“A pioneering hilltop lodge specialising in rhino tracking at the heart of the Ongava reserve, 5 hours north of Windhoek”
Twelve of the lodge's chalet-style rooms stretch north from the main lodge in a double tier. Numbers 1 to 8 have a front-row position with the best line of vision down to the water hole: rooms 9 to 12 aren't really in the same league, having less of a view and decks in the public eye (they give on to the path which leads to the rest of the chalets). Rooms 13 and 14 are the only double-bedded rooms and are further down the hill from the lodge: they have a more private feel, are closer to the water hole and have the added treat of a double showers where your ablutions can be à deux.
The chalets are big and airy, and stylishly combine thatch, canvas and pole with high ceilings and polished screed floors. Sliding glass doors lead out to a deck where there are chairs and a table as well as a sun lounger: this is where you'll spend most of your time at Ongava. The decorative style feels very safari with Casablanca-style ceiling fans, mozzie netted twin beds, campaign furniture, block-cut prints and photos of Ongava's best-known residents, the rhinos. And the chalets come with all the trimmings: a tea and coffee station, air-conditioning, safety box, luggage rack, masses of wardrobe space and - one of my personal must-haves - a writing desk.
Expect a swish bathroom with twin sinks set into a big run of mosaic surface, indoor and outdoor showers, soft white towels and flannels, cotton bathrobes and a big range of natural bath products. You'll find a big cotton bag hung next to your towels: all laundry is included during your stay.
Ongava's dining room, with its high thatch ceiling and soaring views, makes for a memorable venue for meals. Whenever the weather allows, tables are moved down to the big run of deck which spans out above the surrounding foliage and overlooks the lodge's twin watering holes.
All meals follow a buffet formula. Breakfast gets on the go from 5.30am: if you're heading into Etosha you'll need to make an early start. Your first feast will include fresh fruit salad, yoghurts, cereals, cold meats and cheeses as well as homemade bread and jams. Guests help themselves to tea, coffee, juices and - a nice touch during the hotter time of year - iced lemon water. An order is then taken at your table for the cooked breakfast of your choice.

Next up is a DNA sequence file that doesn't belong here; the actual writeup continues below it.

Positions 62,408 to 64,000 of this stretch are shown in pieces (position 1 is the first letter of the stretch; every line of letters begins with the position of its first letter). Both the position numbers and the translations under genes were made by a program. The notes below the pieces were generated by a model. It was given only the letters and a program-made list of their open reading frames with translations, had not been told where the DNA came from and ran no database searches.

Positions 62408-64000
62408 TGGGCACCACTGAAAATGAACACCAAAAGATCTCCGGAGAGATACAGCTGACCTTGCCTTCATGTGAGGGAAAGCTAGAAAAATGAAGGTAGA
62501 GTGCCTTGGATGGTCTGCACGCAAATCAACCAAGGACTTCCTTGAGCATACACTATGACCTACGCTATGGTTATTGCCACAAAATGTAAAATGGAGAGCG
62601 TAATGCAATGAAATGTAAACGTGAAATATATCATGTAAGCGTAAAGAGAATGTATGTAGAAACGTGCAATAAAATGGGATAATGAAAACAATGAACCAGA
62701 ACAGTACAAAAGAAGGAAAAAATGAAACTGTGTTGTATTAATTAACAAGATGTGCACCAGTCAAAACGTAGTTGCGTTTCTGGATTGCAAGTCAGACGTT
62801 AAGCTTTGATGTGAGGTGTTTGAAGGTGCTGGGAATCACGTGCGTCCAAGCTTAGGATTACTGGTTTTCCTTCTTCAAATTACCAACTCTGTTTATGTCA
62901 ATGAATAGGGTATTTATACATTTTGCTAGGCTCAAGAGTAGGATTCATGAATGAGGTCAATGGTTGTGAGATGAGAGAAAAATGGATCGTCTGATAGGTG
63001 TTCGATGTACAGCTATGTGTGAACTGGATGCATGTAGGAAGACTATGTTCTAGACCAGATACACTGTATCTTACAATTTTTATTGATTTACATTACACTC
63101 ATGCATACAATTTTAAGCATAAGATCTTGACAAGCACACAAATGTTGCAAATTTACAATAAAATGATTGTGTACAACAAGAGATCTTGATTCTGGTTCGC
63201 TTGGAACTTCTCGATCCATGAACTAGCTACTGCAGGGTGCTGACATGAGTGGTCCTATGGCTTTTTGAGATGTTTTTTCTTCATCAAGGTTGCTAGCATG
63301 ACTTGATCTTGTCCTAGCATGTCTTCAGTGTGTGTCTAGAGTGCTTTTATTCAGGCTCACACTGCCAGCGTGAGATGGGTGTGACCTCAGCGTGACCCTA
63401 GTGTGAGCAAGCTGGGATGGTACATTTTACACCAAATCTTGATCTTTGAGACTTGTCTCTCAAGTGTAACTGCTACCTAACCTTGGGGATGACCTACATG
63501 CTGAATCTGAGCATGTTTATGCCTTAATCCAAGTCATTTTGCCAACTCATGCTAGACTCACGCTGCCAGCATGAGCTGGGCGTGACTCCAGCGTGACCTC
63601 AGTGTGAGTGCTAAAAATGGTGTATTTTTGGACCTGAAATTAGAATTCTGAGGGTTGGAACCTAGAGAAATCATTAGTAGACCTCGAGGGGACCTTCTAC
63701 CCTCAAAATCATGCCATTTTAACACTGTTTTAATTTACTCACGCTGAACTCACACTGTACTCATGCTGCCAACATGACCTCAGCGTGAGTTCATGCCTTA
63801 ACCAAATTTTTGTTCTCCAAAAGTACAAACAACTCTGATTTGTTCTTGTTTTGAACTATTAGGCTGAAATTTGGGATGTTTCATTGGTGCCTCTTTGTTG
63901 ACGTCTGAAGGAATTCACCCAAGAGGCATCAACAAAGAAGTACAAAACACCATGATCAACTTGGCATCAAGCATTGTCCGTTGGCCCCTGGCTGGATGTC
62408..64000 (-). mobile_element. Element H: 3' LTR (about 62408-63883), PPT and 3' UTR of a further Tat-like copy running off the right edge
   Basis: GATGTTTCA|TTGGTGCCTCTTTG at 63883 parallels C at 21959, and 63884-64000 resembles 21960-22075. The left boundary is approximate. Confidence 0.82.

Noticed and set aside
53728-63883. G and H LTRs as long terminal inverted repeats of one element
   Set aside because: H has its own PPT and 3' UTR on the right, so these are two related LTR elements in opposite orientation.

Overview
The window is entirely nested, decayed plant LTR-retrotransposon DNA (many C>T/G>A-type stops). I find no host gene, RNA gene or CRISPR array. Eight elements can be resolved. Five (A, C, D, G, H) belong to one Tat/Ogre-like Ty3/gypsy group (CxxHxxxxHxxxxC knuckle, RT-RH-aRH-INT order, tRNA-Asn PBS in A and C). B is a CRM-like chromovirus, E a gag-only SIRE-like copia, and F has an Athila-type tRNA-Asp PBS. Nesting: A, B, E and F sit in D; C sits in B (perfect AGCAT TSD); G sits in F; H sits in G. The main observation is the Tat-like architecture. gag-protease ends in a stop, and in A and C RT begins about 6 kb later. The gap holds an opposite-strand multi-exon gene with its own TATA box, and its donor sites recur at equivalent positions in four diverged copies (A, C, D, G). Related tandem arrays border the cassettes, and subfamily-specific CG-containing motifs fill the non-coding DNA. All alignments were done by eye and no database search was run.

Packed lunches are provided if you plan to spend the day in Etosha, whilst back at the lodge a light buffet is on offer. This will include soup (hot or cold according to the season), a selection of cold meats and salads, maybe a quiche but no dessert.
Dinners are much more substantial. Ours began with a delicious hot butternut squash soup served at our table. We then helped ourselves to a big spread of hot dishes and salads, which included a choice of white or red meat. We opted for the springbok fillet which was served with root vegetables and a mushroom and port sauce: it was excellent. A tarte au citron followed by coffee wound things up on the right note and the included house wine was good even though it was whisked straight from the fridge. If you prefer, you can choose a finer wine from the small selection of South African listings.
No children under the age of 12 are accepted. Room 12a and 12b can be linked in and so are ideal for a family with older children. Rooms 1 to 11 are all large enough for an additional single bed to be added, but a teenager will be charged as an adult.
Teens (over 12)
Extra Beds Available